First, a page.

• Can you see the road? What about the lines on the road? How about the taillights of the vehicle in front of you?

    • If these visual cues are not popping out to you while driving, consider your safety and pull over. Although the road may be fine to drive on, if you can’t see past the end of your hood, it’s time to call it a day.
  • What are the road conditions like?

    • Sure, you may be able to see the outline of the road, and the lines dividing the lanes, but if the road is icy, this is a real danger to an 80,000 pound truck. And there might be a good chance that black ice looms just down the road. Black ice is completely clear and won’t be visible to you.
    • Icy roads can cause your trailer to fishtail and go off of the road or into other drivers very quickly. If you notice that the road is slick and the temperature is only going to drop, avoid falling into this icy trap.
  • Is your trailer wobbling strongly behind you?

    • Swift, high winds can blow around your trailer causing it to crash into something. This fact is especially true if you are driving a dry van or reefer. If you notice that the wind is having an impact on your steering, don’t drive.

In addition to these tips, also consider your pay for the driving time. Say you throw on your tire chains and keep going, but you can only reach a speed of 30 mph. In this situation, you are spending one of your Hours of Service while only covering half the distance. Since you are being paid by the mile, you are getting less money for your time AND putting your life in danger. Due to this, it is very important for you to consider whether or not you want to keep driving.

Check the Weather Forecasts.

Before entering into a new region, over-the-road truck drivers should prepare for the road ahead by checking the weather radar. This can shed some light on what to anticipate and can create a window of time for drivers to prepare for any adverse conditions.

Another useful resource long-haul truck drivers can use is the Federal Highway Administration, or FHWA. They operate a service that is designed to provide updated travel conditions for any state in the country. Just call “511” in any state in the country to access the information.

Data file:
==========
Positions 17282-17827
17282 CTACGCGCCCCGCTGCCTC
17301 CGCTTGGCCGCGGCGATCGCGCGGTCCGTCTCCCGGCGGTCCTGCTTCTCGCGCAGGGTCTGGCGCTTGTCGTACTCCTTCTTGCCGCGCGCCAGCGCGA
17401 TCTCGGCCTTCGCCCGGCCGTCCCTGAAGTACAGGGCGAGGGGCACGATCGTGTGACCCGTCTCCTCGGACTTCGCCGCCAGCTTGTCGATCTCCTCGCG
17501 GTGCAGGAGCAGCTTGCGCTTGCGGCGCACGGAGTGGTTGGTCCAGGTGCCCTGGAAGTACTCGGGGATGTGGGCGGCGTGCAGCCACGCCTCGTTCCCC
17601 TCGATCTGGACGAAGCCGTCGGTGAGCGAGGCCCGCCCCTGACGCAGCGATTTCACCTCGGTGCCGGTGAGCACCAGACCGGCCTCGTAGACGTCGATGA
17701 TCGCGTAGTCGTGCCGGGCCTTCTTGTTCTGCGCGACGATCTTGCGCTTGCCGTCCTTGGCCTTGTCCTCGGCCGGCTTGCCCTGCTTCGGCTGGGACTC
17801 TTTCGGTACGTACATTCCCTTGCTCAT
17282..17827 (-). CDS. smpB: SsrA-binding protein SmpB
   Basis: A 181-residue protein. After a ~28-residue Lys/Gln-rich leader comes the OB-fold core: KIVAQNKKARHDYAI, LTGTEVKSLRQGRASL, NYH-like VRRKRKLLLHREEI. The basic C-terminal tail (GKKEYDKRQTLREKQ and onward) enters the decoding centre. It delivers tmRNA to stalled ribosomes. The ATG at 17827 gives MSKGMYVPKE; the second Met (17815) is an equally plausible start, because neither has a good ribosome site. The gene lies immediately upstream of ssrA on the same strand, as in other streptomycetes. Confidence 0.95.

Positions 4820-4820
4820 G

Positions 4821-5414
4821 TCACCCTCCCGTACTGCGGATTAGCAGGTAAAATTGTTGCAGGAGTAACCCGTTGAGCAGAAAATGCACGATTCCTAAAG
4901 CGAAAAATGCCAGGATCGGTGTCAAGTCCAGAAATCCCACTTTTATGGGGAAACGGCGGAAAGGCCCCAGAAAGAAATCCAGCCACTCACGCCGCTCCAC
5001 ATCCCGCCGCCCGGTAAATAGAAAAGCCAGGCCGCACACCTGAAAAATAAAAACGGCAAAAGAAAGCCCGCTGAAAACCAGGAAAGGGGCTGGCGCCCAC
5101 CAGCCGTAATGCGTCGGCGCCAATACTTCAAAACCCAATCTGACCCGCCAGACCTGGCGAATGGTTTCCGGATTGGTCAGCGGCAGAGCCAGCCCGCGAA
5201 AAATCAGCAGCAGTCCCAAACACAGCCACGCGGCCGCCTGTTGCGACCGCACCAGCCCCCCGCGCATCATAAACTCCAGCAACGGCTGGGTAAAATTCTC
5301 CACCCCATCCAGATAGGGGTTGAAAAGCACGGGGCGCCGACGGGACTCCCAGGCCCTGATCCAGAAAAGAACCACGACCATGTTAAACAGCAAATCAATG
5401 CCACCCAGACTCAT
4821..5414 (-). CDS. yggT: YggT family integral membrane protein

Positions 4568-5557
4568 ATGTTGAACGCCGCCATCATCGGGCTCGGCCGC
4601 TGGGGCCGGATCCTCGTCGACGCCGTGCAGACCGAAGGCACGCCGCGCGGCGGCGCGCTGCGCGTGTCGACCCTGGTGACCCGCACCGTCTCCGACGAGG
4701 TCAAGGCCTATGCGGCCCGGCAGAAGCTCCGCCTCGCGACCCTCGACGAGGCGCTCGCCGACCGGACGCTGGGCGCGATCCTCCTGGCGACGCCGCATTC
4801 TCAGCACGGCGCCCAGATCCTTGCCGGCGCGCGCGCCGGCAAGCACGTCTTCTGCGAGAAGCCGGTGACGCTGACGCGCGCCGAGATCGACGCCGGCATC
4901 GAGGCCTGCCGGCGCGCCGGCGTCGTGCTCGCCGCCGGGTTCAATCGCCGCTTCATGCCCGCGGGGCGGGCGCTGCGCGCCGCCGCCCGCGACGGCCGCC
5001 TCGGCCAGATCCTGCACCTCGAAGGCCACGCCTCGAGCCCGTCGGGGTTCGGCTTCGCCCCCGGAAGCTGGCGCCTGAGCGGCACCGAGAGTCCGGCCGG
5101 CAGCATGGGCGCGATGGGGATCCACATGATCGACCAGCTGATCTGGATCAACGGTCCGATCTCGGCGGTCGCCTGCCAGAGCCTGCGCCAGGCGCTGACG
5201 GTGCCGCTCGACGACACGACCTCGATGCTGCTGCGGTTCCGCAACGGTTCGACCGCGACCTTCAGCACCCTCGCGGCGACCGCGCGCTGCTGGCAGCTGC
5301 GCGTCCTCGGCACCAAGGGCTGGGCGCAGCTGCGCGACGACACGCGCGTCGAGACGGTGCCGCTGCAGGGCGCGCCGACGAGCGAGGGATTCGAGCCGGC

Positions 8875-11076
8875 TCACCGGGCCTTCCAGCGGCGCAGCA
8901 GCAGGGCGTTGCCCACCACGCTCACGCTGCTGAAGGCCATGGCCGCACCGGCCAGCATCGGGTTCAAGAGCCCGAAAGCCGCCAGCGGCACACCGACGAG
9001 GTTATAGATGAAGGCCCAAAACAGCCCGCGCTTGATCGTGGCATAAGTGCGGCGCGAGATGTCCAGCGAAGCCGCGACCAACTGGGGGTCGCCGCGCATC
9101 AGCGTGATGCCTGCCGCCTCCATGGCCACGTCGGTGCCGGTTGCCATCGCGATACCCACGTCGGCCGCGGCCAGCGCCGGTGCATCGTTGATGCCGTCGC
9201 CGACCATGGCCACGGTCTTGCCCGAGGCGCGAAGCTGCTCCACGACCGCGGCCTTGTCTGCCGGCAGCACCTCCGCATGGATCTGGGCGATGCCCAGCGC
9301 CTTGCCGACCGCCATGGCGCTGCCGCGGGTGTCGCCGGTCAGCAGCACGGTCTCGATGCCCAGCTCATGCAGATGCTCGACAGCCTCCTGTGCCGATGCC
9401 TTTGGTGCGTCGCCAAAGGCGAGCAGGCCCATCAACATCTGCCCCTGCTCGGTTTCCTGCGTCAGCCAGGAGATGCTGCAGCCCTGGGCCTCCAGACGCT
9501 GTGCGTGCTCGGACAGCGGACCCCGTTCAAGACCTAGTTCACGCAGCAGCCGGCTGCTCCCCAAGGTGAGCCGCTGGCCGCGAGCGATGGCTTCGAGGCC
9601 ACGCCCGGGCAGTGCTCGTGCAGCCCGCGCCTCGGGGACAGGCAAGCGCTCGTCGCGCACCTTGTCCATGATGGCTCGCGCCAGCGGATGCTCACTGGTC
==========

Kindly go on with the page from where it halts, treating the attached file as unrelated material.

You can also use your smartphone to check the weather forecast for the next region you are headed for.

Prepare for Different Weather Conditions.

Another requirement for trucking is to pack appropriately for the weather. If you are heading into a cold region up north on your run, or any area that is expecting snowy weather, bring along your winter gear.

Keep warm clothes, jackets, and blankets in your cabin. Bear in mind that you will be sleeping in your truck when it is freezing cold outside.

Blue truck in the snow
Pack for snow and ice.

Other useful equipment includes thick socks, waterproof boots, and gloves. To improve the odds of being able to keep driving through snowy weather pack the following items.

  • Ice Scrapers
  • Road Salt
  • Snow Shovels
  • Tire chains
  • Diesel Anti-Gel Additive
  • Jumper Cables

These can be handy if the falling snow suddenly turns into a nasty blizzard. During such events, you could be snowed in or stuck until the snow melts.

To be prepared, truckers should pack extra non-perishable food and a few gallon jugs of water. Above all else, don’t panic. Staying calm and rational can help you endure being stranded. Using a level head, you can safely navigate through bad weather and continue your over-the-road trucking career for years to come.


About The Author
Contributors: Jessica Cottner (Experienced writer with a background in travel and transportation).